FAO Regional Office for Asia and the Pacific
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Discussions to move FishFAD project forward in programs in Vanuatu

Participants of FDO at Vanuatu Maritime College collecting baseline information.

The Vanuatu Fisheries Department (VFD) hosted a programme retreat from September 28-October 2, 2020 on the island of Espiritu Santo at Turtle Bay Lodge. The 40 participants included VFD directors, managers and senior staff; provincial fisheries development officers (FDOs); representatives from the Pacific Pathways and FishFAD projects; stakeholders from the Sanma Secretary General and East Santo Area Council; and village chiefs and fishers. This meeting followed the FishFAD project’s virtual regional workshop and project steering committee meeting held August 18-19, 2020.  

At the retreat, the FishFAD project presented to the managers in attendance how they could incorporate FishFAD activities into their work plans and programmes. The retreat included a discussion on fish aggregating device (FAD) programmes in Vanuatu, which are a key objective under the National Sustainable Development Plan (NSDP) and an indicator for productivity in the fisheries sector. By 2030, the NSDP aims to have 100 FADs in Vanuatuan waters that impact 1,000 communities.

Currently, more than half of the FADs deployed are lost or missing, due to severe tropical cyclones and other reasons. Overall, 70 FADs were deployed from 2016-2020, with only 19 FADs still active. This presents a challenge for the fisheries sector in meeting the 2030 target. To overcome this issue, VFD has requested assistance from the FishFAD project in obtaining a device that could accurately detect ocean surface topography; procuring tracking devices (using NEMO Software); and creating modified boat designs to increase production, provide safety and deploy modified Vatuika FADs.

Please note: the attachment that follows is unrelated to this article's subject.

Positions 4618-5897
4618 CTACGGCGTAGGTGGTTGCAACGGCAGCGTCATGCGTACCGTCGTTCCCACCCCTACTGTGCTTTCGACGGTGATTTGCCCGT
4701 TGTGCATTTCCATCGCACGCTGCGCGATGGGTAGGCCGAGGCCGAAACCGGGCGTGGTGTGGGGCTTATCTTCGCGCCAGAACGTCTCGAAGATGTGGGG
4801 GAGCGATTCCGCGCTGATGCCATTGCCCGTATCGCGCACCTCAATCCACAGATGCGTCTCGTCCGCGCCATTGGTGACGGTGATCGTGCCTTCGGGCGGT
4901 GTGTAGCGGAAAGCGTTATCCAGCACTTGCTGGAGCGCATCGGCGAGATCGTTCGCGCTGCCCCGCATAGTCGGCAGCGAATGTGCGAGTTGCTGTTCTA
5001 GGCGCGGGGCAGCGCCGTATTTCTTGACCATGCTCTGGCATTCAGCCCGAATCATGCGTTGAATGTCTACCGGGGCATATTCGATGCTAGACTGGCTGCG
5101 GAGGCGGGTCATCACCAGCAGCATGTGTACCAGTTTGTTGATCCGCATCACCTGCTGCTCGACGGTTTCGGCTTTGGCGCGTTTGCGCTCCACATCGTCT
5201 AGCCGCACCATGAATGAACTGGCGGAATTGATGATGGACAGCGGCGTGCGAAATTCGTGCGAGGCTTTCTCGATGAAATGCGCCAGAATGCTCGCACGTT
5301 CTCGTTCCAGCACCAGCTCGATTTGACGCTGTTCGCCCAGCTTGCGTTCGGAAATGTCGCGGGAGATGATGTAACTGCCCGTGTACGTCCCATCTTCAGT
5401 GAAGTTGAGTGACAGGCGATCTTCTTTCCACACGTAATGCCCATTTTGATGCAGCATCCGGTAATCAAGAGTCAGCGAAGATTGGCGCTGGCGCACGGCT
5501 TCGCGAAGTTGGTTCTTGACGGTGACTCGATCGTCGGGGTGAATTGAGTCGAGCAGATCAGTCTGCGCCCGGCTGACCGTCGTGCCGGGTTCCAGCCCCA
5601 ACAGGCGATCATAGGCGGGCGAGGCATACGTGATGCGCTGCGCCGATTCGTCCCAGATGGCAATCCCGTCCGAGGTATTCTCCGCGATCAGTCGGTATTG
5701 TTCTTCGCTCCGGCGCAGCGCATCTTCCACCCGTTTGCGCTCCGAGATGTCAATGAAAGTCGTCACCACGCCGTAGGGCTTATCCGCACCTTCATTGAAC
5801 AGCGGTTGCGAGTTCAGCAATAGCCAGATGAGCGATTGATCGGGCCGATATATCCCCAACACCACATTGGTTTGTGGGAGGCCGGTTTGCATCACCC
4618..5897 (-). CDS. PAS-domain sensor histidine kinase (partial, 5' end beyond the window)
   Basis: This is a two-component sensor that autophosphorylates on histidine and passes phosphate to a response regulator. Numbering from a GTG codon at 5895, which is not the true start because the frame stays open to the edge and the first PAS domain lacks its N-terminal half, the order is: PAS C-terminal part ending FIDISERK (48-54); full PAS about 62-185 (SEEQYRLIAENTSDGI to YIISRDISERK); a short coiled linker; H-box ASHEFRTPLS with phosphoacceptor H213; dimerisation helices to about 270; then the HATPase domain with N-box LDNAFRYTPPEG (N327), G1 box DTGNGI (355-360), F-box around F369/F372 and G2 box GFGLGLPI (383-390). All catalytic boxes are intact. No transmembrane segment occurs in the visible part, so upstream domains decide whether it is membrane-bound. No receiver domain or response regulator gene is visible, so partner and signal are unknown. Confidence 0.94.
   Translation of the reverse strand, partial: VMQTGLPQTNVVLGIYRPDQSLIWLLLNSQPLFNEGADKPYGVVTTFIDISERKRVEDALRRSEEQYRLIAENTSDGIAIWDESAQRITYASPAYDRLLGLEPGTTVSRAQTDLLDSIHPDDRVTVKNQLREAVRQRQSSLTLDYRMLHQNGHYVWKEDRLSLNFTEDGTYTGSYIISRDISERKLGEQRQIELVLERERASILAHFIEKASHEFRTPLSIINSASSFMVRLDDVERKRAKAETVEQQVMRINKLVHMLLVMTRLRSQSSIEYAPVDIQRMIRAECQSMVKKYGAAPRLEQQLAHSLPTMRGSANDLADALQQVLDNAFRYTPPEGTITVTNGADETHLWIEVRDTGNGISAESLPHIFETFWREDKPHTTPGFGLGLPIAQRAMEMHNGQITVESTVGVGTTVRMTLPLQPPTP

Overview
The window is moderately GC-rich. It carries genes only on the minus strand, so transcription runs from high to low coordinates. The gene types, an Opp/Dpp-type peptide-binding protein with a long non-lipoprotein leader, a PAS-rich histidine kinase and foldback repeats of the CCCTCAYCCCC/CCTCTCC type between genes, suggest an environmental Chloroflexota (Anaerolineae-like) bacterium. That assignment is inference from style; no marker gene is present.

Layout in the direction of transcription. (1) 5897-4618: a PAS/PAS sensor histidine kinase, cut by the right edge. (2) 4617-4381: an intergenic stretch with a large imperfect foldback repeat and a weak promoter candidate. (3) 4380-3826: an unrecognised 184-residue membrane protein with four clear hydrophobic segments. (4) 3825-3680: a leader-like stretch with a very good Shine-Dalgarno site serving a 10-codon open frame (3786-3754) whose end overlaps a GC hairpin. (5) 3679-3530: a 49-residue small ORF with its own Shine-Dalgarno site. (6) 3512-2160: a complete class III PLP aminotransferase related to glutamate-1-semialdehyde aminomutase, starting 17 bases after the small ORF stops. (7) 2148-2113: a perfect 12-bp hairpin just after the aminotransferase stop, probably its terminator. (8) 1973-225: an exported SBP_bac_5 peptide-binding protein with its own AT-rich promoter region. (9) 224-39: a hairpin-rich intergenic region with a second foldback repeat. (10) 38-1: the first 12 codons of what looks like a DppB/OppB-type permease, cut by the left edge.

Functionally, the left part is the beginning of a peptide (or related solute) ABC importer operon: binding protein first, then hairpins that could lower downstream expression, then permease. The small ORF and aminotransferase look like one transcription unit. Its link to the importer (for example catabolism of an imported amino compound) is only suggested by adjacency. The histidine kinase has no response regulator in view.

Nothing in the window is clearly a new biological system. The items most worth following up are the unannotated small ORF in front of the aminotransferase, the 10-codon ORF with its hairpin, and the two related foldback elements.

A meeting was also held from October 5-6, 2020 with provincial FDOs at the Vanuatu Maritime College. This meeting aimed to collect baseline information from each of the provinces on previously implemented activities related to FishFAD to identify any gaps to address in the project’s current work. The meeting obtained good baseline information, which will shape the project and key directions for its future work. This information can also be used to select suitable sites to implement FishFAD pilot projects.

Meeting representatives discussed the need to develop standard operating procedure guidelines and the FAD management plan, strengthen the fisherman’s association by setting up incentives and alternative revenue-generating activities, supply adequate tools for deployment, create modified FAD designs that can withstand multiple weather conditions, and provide safety gear and training for fishers.

These recent initiatives in Vanuatu address the first component of the FishFAD project: strengthening and developing community nearshore FAD programmes to provide improved access to high-value species.

The FAO Sub-regional Office for the Pacific Islands is implementing the three-year FishFAD project, which the Government of Japan is funding.